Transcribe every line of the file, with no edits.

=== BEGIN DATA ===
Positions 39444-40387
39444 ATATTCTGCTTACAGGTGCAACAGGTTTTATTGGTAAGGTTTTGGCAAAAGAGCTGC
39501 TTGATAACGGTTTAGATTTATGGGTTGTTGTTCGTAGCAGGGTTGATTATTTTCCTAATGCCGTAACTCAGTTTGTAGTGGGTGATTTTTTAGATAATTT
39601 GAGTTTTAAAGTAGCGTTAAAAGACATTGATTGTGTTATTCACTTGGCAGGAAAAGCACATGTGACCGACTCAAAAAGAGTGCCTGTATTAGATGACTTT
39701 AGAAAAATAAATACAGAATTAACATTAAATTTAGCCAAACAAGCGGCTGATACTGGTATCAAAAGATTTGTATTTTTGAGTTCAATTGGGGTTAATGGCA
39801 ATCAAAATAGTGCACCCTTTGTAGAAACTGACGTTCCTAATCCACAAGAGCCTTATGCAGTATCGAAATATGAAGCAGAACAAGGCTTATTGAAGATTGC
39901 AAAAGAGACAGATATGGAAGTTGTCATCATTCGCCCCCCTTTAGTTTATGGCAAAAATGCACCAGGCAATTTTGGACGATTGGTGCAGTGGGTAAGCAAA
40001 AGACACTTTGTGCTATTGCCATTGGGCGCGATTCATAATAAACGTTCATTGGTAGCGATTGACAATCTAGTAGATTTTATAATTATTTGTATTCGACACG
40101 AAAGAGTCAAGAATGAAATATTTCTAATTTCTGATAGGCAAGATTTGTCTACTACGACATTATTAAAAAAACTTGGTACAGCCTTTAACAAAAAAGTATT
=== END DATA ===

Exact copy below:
Positions 39444-40387
39444 ATATTCTGCTTACAGGTGCAACAGGTTTTATTGGTAAGGTTTTGGCAAAAGAGCTGC
39501 TTGATAACGGTTTAGATTTATGGGTTGTTGTTCGTAGCAGGGTTGATTATTTTCCTAATGCCGTAACTCAGTTTGTAGTGGGTGATTTTTTAGATAATTT
39601 GAGTTTTAAAGTAGCGTTAAAAGACATTGATTGTGTTATTCACTTGGCAGGAAAAGCACATGTGACCGACTCAAAAAGAGTGCCTGTATTAGATGACTTT
39701 AGAAAAATAAATACAGAATTAACATTAAATTTAGCCAAACAAGCGGCTGATACTGGTATCAAAAGATTTGTATTTTTGAGTTCAATTGGGGTTAATGGCA
39801 ATCAAAATAGTGCACCCTTTGTAGAAACTGACGTTCCTAATCCACAAGAGCCTTATGCAGTATCGAAATATGAAGCAGAACAAGGCTTATTGAAGATTGC
39901 AAAAGAGACAGATATGGAAGTTGTCATCATTCGCCCCCCTTTAGTTTATGGCAAAAATGCACCAGGCAATTTTGGACGATTGGTGCAGTGGGTAAGCAAA
40001 AGACACTTTGTGCTATTGCCATTGGGCGCGATTCATAATAAACGTTCATTGGTAGCGATTGACAATCTAGTAGATTTTATAATTATTTGTATTCGACACG
40101 AAAGAGTCAAGAATGAAATATTTCTAATTTCTGATAGGCAAGATTTGTCTACTACGACATTATTAAAAAAACTTGGTACAGCCTTTAACAAAAAAGTATT